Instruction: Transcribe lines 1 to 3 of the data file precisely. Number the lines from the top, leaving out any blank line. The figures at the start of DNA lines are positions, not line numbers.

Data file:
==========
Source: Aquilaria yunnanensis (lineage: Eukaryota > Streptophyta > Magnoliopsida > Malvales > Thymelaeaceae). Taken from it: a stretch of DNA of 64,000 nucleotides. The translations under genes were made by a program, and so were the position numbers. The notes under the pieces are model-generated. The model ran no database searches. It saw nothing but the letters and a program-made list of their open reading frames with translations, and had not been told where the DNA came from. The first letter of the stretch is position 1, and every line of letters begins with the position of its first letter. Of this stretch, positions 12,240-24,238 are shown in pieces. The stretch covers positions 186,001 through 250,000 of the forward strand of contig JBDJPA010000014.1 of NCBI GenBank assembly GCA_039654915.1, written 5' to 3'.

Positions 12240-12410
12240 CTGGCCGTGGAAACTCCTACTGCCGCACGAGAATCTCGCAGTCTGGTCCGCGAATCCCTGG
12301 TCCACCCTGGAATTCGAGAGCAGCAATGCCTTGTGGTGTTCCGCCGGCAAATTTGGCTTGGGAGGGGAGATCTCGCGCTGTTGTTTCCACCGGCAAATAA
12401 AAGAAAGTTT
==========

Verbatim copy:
Source: Aquilaria yunnanensis (lineage: Eukaryota > Streptophyta > Magnoliopsida > Malvales > Thymelaeaceae). Taken from it: a stretch of DNA of 64,000 nucleotides. The translations under genes were made by a program, and so were the position numbers. The notes under the pieces are model-generated. The model ran no database searches. It saw nothing but the letters and a program-made list of their open reading frames with translations, and had not been told where the DNA came from. The first letter of the stretch is position 1, and every line of letters begins with the position of its first letter. Of this stretch, positions 12,240-24,238 are shown in pieces. The stretch covers positions 186,001 through 250,000 of the forward strand of contig JBDJPA010000014.1 of NCBI GenBank assembly GCA_039654915.1, written 5' to 3'.

Positions 12240-12410
12240 CTGGCCGTGGAAACTCCTACTGCCGCACGAGAATCTCGCAGTCTGGTCCGCGAATCCCTGG